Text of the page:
Comments by McCain, Barak, Carter, the Pope, the F

Posted: Aug 17, 2001 12:00 AM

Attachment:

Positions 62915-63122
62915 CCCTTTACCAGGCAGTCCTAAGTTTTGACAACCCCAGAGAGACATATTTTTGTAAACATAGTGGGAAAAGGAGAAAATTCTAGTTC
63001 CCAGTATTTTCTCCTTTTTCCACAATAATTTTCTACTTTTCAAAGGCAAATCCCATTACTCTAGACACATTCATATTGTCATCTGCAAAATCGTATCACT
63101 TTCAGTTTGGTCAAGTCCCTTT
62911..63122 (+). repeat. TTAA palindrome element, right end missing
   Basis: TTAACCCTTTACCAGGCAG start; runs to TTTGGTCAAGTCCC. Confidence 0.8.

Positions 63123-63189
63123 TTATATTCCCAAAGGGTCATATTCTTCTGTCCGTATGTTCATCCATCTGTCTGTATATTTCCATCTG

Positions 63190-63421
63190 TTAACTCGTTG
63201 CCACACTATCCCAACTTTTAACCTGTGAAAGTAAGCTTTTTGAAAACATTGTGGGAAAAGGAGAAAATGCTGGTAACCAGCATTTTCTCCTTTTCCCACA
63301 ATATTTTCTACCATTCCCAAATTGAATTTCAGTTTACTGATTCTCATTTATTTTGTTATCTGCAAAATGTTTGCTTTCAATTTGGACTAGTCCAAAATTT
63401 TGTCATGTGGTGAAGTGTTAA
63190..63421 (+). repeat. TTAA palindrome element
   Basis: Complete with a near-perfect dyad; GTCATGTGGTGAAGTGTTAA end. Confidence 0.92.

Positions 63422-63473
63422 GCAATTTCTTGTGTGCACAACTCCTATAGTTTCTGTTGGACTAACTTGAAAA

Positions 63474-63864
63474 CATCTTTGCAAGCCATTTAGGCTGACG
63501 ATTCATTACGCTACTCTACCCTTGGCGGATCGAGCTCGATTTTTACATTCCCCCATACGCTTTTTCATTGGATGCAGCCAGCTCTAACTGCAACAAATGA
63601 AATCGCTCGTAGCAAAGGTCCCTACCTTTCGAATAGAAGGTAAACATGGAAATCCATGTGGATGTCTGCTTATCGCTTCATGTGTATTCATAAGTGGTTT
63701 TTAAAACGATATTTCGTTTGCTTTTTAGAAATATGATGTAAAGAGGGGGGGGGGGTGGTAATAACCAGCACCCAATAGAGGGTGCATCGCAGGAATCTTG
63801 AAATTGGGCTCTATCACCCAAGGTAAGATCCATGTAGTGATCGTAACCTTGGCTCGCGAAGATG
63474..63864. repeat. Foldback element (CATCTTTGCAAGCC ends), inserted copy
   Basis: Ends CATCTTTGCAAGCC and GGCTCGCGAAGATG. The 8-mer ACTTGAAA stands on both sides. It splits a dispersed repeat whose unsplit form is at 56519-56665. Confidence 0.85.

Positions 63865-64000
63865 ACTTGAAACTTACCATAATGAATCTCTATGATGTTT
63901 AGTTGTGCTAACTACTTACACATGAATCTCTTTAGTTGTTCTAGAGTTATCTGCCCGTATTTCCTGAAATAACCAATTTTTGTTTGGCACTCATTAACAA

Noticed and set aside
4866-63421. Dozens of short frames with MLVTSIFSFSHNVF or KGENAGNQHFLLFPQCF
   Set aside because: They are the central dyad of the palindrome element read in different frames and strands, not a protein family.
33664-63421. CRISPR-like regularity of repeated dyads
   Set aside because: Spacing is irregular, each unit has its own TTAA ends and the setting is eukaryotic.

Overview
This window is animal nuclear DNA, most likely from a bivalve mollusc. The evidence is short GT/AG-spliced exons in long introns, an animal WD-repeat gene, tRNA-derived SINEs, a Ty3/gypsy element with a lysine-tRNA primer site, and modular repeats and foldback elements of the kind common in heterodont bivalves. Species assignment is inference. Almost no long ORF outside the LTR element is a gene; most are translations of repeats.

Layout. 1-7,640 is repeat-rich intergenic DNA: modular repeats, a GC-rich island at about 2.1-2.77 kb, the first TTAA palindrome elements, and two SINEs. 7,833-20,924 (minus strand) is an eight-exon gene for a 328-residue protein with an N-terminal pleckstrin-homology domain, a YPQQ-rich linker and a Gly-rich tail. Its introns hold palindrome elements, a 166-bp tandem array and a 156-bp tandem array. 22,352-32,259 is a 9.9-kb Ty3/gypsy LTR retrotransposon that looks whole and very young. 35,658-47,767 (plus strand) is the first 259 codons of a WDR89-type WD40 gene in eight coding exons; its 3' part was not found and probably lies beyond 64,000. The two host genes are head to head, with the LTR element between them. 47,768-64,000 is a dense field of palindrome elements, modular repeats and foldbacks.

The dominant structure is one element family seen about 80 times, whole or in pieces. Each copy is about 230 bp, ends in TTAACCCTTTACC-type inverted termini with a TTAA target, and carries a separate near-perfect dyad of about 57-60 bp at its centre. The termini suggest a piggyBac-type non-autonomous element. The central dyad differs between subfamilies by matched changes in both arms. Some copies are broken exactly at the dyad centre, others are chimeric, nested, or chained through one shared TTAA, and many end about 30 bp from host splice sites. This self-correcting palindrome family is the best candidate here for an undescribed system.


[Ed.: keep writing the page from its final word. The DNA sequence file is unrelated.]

Sometimes quotations in the original say things better and more instructively than rewrites. Herewith, a sampler of comments recently in the news.... John McCain, on the Senate Commerce Committee's defeat of Mary Gall's nomination to be chairman of the Consumer Product Safety Commission: "What she faced was a group of [Democratic] senators with rope in their hands. For partisan reasons, Ms. Gall was going to be hanged regardless of what she said." Former Israeli Prime Minister Ehud Barak, who negotiated with Yasser Arafat at Camp David a year ago, on his opinion of Arafat now: "A thug, [Arafat runs a terrorist enterprise]. I think he should feel a cold shoulder from the world, telling him: 'The only way we will deal with you seriously is to put the code of terror behind you and turn back to the negotiating table.' We're not talking about someone who just came out of the woods. He got a Nobel Prize for peace after signing agreements." Pope John Paul II, on "the creation for research purposes of human embryos destined for destruction in the process": "A free and virtuous society, which America aspires to be, must reject practices that devalue and violate human life at any stage from conception until natural death." Former President Jimmy Carter, on George W. Bush as president: "I have been disappointed in almost everything he has done." National Democratic Chairman (and Clinton crony) Terry McAuliffe, on a New York Times story about Republican practices in November's Florida presidential recount: "This story confirms our worst fears about the Bush team's campaign to manipulate the Florida vote. It proves that President Bush was determined to win by any means necessary, including violating the spirit if not the actual letter of the law." Art Linkletter of the United Seniors Association: "The so-called Patients' Bill of Rights is not the answer [to improving health-care coverage]. The real solution is not to expand the size, scope and cost of government but to expand individual freedom to choose alternatives. Why doesn't someone in Congress propose a 'Patients' Declaration of Independence'? Congress should give every American more freedom to choose doctors they trust, specialists they need, and prescription drugs they can afford. True security comes from having true freedom - not simply the freedom to sue a health-care provider but the freedom to choose a different, better, more responsive health-care provider to begin with." New York magazine's editor Caroline Miller, on her publication's combative media columnist, Michael Wolff: "People enjoy Michael because he's willing to take on media establishment figures who other people would love to write about but are afraid to. It's one of the few columns that is aggressively, frankly, unapologetically his opinion. He doesn't pretend to be neutral. That's why [his column] is a great read." Almiro Rodrigues, presiding judge at the International Criminal Tribunal for the Former Yugoslavia, reading the tribunal's guilty verdict to General Radislav Krstic for overseeing the slaughter of 7,500 Muslim men in Srebrenica in July, 1995: "At issue is not only extermination of the Bosnian Muslim men of fighting age alone. At issue is the deliberate decision taken with complete awareness of the impact the murders would inevitably have on the entire group. By deciding to kill all the men of Srebrenica of fighting age, a decision was taken to make it impossible for the Bosnian Muslim people of Srebrenica to survive. Stated otherwise, what was ethnic cleansing became genocide." The Weekly Standard magazine, in an editorial: "This has so far been the most unrhetorical presidency of modern times. And the media abhor a vacuum. Because Bush hasn't been dominating the airwaves, the media commentators have been able to. Bush makes liberal commentators in the media more powerful by not using the power of the White House to offer a competing view." University of Michigan Business School Professor (and former American Motors chairman) Gerald Meyers, and his daughter Susan, on out-of-control executive pay: "Everyone knows that top executives are overpaid. Until now, no one has been willing to do anything about it. But doesn't it make good sense to call back bonuses and stock options awarded on the basis of a performance that doesn't materialize, or that proves excessive with the passage of time? Isn't this fair to stockholders and other stakeholders?" Laura Bush, on stem cell research, propriety, etc.: "[My husband and I] have talked about it a lot. It's a very important issue. He's looking at it from a lot of angles. [Before the president's announcement Thursday, had the first lady made up her mind on the issue?] Sure. [But] I'm not going to tell you. I don't get to be the one. I'm not elected. I'm not the president."